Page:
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Mrs. (American English) or Mrs (British English) (Standard English pronunciation //) is a commonly used English honorific used for women, usually for those who are married and who do not instead use another title (or rank), such as Dr, Professor, Lady, Dame, Baroness, etc. In most Commonwealth countries, a full stop (period) is not used with the title. In the United States and Canada a period is used (see Abbreviation).
Mrs. originated as a contraction of the honorific Mistress, the feminine of Mister, or Master, which was originally applied to both married and unmarried women. The split into Mrs. for married women from Ms. and Miss began during the 17th century.
It is rare for Mrs. to be written in a non-abbreviated form, and the word lacks a standard unabbreviated spelling. In literature it may appear as missus or missis in dialogue. A variant in the works of Thomas Hardy and others is "Mis'ess", reflecting its etymology. Misses has been used but is ambiguous as this is a commonly used plural for Miss. The plural of Mrs. is from the French: Mesdames. This may be used as is in written correspondence, or may be abbreviated Mmes.
Mrs. was most often used by women when married, in conjunction with her husband's first and last names (e.g., Mrs. John Smith). A widow was and still is addressed with the same title as when she was married. Mrs. was rarely used before a woman's first name, maiden name, or before a hyphenated surname her husband was not using. For example, Mrs. Jane Miller (wife of John Smith), Mrs. Jane Smith, or Mrs. Jane Miller-Smith were considered incorrect by many etiquette writers, especially of the early 20th century.
In several languages the title for married women, such as Madame, Señora, Signora, or Frau, is the direct feminine equivalent of the title used for men; the title for unmarried women is a diminutive: Mademoiselle, Señorita, Signorina, or Fräulein. For this reason, usage had shifted towards using the married title as the default for all women in professional usage. This had long been followed in the United Kingdom for some high-ranking household staff, such as housekeepers, cooks, and nannies, who were called Mrs. as a mark of respect regardless of marital status. However, the marital-neutral Ms became more common for women professionally and socially in the late 20th century.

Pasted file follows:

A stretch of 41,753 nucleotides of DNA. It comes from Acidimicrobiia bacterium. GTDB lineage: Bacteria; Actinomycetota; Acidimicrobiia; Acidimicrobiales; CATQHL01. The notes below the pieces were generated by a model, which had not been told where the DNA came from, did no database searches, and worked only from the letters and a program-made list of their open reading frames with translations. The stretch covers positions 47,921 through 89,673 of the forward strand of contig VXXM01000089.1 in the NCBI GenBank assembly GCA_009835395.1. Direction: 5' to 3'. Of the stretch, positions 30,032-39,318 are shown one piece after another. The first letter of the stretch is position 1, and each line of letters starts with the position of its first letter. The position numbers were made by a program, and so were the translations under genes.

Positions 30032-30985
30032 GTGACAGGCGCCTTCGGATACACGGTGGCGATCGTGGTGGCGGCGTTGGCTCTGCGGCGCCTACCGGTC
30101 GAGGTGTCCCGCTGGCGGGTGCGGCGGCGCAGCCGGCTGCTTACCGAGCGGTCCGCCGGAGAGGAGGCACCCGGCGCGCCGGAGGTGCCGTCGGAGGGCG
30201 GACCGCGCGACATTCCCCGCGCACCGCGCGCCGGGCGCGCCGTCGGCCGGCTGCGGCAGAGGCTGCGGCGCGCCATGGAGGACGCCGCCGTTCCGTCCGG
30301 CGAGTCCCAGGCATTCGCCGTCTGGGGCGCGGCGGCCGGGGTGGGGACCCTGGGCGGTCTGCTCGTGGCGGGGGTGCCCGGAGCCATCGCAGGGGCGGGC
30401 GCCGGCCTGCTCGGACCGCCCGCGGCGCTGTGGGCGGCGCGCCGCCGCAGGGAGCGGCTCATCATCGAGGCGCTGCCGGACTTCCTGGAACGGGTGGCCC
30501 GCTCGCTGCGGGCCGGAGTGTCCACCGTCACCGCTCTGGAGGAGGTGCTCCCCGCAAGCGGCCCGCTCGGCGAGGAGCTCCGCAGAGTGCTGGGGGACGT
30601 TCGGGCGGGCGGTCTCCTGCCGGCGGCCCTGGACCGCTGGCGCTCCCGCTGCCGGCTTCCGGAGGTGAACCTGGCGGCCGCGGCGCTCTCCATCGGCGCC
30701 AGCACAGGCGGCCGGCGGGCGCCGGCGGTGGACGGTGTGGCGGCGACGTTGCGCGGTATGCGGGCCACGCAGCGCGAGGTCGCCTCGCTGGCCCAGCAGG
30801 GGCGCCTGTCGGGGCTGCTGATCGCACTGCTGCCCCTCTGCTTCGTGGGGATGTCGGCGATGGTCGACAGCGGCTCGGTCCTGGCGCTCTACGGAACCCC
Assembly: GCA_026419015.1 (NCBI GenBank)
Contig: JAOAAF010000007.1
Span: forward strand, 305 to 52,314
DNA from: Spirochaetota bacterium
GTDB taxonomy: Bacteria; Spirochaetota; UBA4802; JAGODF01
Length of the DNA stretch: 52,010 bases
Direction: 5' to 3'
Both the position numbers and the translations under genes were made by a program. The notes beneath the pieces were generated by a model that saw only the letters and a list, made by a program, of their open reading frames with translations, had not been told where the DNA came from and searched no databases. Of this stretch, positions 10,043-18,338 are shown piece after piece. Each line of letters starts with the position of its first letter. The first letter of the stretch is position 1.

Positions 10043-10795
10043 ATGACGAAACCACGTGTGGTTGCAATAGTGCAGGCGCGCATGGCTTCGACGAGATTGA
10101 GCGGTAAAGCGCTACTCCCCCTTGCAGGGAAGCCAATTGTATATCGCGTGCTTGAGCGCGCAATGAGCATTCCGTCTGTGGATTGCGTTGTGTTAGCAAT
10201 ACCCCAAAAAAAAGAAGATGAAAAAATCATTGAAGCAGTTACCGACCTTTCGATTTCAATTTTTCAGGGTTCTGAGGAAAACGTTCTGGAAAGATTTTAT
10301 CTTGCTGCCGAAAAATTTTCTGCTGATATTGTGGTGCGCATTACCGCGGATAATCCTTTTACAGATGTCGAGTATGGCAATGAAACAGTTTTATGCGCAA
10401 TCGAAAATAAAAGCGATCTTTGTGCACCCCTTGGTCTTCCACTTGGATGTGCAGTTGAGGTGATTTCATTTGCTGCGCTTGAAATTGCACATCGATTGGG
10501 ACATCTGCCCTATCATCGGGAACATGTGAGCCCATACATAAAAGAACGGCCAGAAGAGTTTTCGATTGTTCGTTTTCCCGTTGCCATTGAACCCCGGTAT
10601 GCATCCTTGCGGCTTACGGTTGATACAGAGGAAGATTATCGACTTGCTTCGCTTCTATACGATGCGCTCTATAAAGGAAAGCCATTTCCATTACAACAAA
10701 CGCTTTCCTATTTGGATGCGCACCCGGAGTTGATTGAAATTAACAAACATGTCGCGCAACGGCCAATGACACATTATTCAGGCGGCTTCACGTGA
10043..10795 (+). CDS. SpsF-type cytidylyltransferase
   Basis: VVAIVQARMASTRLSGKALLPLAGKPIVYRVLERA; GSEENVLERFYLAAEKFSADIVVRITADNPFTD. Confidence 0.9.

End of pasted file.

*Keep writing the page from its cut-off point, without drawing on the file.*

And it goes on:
In the United Kingdom the traditional form for a divorcée was Mrs Jane Smith. In the U.S., the divorcée originally retained her full married name unless she remarried. Later, the form Mrs. Miller Smith was sometimes used, with the birth surname in place of the first name. However, the form Mrs Jane Miller eventually became widely used for divorcées, even in formal correspondence.
Before social mores relaxed to the point where single women with children were socially acceptable, the unwed mother was often advised by etiquette mavens like Emily Post to use Mrs. with her maiden name to avoid scrutiny.
The separation of Miss and Mrs. became problematic as more women entered the white-collar workforce. Women who became famous or well known in their professional circles before marriage often kept their birth names, stage names, or noms de plume. Miss became the appellation for celebrities (e.g., Miss Helen Hayes, or Miss Amelia Earhart) but this also proved problematic, as when a married woman did use her husband’s name but was still referred to as Miss; see more at Ms. and Miss.
It is now very uncommon for a woman to be addressed using her husband's first name, although this still sometimes occurs if a couple is being addressed jointly, such as in Mr. and Mrs. John Smith.
Many married women still use the title with their husband's last name, but retaining their first name, Mrs. Jane Smith, while many have eschewed the title completely in professional life, using Ms. Any choice of title, first, and last name is considered acceptable both socially and professionally today.
Modern etiquette provides various options in addressing married couples in which the wife uses her own last name, or uses a title such as Dr or Mayor. Etiquette writer Judith Martin (Miss Manners) generally advises in non-standard situations, the individuals be addressed in separate lines on invitations (Dr Sue Martin/Mr John Martin).
In direct address, a woman with the title Mrs. may be addressed Mrs. [Lastname], or with the stand alone Madam or Ma'am, though these are most often used for all adult women regardless of marital status in modern conversation.
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